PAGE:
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Talking and resting

Hi dudes and divas!

Would love your help getting a better handle on two subjects.

One, how do you handle your vocal health when it comes to talking? What I mean specifically is two things.

1. When you've got to sing later after a day where you've had to spend most of it talking, talking, talking and your voice just feels tired after hours of use

2. In environments like karaoke bars where you'd like to interact with people, but to do so requires talking at crazy volume levels.

My second subject is about how to include rest in your regimine of training.

On the one hand, I'm all about making the time to train every day.

But I also know that rest must need to happen at some point.

Can you help me understand what's a healthy schedule to keep about when you train the voice and when to rest the voice?

Thanks to all of you!

Kai

Comments

  • highmtnhighmtn Posts: 11,502Administrator, Moderator, Enrolled, Pro
    If you want to preserve your singing voice, you will have to learn to speak without wearing out your voice. That may mean lowering the volume of your voice. Same thing for noisy bars and conversations. You may have to choose. Talk loud or sing. Which is more important?

    Your voice is part of your body and it needs rest, especially if you are talking all day in loud environments. So you just have to look at your priorities and find a balance that somehow includes physical rest, vocal rest, work, play, and singing.

    For training purposes, you want to sing about an hour per day, about 5 or 6 days a week. You may want to cut that back on your karaoke or performance days, so you'll have something left when it's time to do your singing.

    There are also breath techniques, like diaphragmatic breathing that can help you to preserve your voice by cutting back the air. That takes a bit of training in order to master that.
  • KaiEllisKaiEllis Posts: 186Pro
    Ahhhhh this makes sense!

    Thank you so much for your guidance. I'm so new to doing this with advice from pros that things like this only seem obvious to me in hindsight. You know? Rest days and cutting back on performance (ha! Karaoke!) days makes sense to me, but I also don't want to be the guy who took a week off from the gym just because his legs got sore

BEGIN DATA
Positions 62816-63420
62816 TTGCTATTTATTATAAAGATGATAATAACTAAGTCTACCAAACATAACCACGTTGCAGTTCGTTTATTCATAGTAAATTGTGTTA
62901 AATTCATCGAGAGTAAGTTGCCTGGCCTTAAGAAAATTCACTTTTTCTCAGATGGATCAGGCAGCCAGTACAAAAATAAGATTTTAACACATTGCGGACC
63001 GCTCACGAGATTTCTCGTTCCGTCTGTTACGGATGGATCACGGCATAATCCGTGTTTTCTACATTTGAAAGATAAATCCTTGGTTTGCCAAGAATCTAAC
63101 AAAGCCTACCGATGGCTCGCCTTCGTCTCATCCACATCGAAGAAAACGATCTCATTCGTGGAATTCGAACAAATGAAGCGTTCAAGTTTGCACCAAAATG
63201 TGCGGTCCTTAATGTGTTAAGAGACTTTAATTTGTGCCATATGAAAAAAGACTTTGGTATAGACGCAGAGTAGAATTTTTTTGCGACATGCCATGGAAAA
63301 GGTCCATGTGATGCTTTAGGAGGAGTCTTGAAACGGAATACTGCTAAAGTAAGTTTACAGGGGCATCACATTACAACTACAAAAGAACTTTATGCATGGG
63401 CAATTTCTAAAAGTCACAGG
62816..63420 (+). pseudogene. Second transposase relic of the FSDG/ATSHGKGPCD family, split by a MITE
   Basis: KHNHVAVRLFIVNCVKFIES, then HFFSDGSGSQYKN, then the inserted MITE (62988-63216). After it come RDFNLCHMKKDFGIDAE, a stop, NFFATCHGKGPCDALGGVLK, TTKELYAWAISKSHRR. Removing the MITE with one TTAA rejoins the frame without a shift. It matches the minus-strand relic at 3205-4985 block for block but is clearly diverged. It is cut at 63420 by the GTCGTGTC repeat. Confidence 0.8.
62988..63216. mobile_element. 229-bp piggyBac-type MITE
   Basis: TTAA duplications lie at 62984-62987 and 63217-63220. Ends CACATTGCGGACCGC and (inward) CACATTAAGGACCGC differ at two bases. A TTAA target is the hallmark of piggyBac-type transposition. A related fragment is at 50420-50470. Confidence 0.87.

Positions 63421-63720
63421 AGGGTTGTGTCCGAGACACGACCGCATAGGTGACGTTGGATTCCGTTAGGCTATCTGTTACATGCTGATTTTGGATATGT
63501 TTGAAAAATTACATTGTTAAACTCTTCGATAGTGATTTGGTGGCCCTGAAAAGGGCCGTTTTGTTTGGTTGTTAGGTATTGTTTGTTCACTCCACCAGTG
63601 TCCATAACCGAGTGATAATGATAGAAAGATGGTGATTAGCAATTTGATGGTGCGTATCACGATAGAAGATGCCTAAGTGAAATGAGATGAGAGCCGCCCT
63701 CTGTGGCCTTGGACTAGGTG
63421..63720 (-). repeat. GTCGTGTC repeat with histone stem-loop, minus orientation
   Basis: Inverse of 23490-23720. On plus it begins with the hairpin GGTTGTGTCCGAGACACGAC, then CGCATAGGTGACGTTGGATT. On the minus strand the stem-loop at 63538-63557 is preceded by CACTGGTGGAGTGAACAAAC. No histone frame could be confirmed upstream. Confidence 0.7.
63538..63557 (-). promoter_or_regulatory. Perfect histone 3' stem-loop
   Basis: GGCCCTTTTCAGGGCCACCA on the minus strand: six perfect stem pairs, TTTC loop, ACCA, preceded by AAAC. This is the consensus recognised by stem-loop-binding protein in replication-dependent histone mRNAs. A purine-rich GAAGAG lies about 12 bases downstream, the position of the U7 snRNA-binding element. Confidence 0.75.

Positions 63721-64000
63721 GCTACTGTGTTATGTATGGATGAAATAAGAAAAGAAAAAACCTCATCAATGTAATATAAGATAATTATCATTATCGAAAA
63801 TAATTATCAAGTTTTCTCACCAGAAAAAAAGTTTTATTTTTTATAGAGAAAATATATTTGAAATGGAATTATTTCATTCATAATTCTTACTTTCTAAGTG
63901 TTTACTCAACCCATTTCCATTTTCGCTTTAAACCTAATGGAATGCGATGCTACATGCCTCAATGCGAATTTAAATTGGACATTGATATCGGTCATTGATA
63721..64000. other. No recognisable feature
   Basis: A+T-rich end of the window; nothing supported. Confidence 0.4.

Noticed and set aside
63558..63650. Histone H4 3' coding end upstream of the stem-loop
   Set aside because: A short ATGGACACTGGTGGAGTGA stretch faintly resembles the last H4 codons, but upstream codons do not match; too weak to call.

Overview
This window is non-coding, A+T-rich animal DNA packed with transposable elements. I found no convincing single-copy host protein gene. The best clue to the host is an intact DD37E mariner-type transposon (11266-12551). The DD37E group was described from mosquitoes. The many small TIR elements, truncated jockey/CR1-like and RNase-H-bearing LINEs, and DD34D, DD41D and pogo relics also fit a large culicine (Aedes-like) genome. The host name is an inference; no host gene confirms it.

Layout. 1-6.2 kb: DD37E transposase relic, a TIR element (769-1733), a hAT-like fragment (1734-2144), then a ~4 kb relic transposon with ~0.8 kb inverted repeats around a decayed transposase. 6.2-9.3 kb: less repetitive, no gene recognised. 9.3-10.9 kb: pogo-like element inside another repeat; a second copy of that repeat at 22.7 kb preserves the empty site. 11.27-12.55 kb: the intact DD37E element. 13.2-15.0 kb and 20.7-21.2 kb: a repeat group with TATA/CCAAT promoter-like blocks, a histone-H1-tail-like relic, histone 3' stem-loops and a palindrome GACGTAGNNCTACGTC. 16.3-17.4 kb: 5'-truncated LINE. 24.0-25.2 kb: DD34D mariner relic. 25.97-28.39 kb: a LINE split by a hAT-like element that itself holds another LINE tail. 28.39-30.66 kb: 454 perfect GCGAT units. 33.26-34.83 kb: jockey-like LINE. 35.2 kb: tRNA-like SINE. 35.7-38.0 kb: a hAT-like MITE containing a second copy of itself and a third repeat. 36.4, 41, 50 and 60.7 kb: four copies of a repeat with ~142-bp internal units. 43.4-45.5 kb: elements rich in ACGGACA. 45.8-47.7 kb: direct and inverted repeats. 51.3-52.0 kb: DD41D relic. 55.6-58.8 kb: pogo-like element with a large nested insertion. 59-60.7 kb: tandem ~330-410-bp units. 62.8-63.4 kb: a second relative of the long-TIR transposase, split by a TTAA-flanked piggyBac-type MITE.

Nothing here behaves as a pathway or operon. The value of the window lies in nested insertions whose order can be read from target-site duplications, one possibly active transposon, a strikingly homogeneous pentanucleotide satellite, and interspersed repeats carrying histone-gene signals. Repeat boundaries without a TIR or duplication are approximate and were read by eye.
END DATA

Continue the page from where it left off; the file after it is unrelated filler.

• Furious_PhilFurious_Phil Posts: 212Moderator, Pro
    This really rings true... Just came back from a family wedding in another province. There was always a loud din of people talking, or (at the dance) having to continually shout over the music.
    (Why the hell do people want to discuss the minutia of their lives at these events??? For the love of god, Shut up and dance!)
    I knew it was going to have an effect, but when I went to do phase 3 the next day, I sounded like frikking Joan Rivers! My high register was obliterated, and everything was wildly raspy. I heavily cut back on the air, and just went through the rest of the routine as gently as I could.
    2 days later, I am back to normal range and timber, but I think I learned a valuable lesson.
  • KaiEllisKaiEllis Posts: 186Pro
    Phil - how have you handled this since then?

    Now that I've gotten the program, I realize Ken actually teaches how to TALK more effectively! My job often requires a lot of talking from me, and now I just see it as more time to practice breath support and cutting back the air across my cords. And voila... now at the end of my day, my voice just feels super warmed up :smile:
  • Furious_PhilFurious_Phil Posts: 212Moderator, Pro
    Normal speaking doesn't hurt my voice whatsoever... its just loud-talking over the din of a pub/dancebar etc that gets me. I can usually sustain it for a fair amount of time... but night after night (family wedding/get-together) for a week straight... well apparently that is excessive LOL.
  • KaiEllisKaiEllis Posts: 186Pro
    Lol! No doubt!!!
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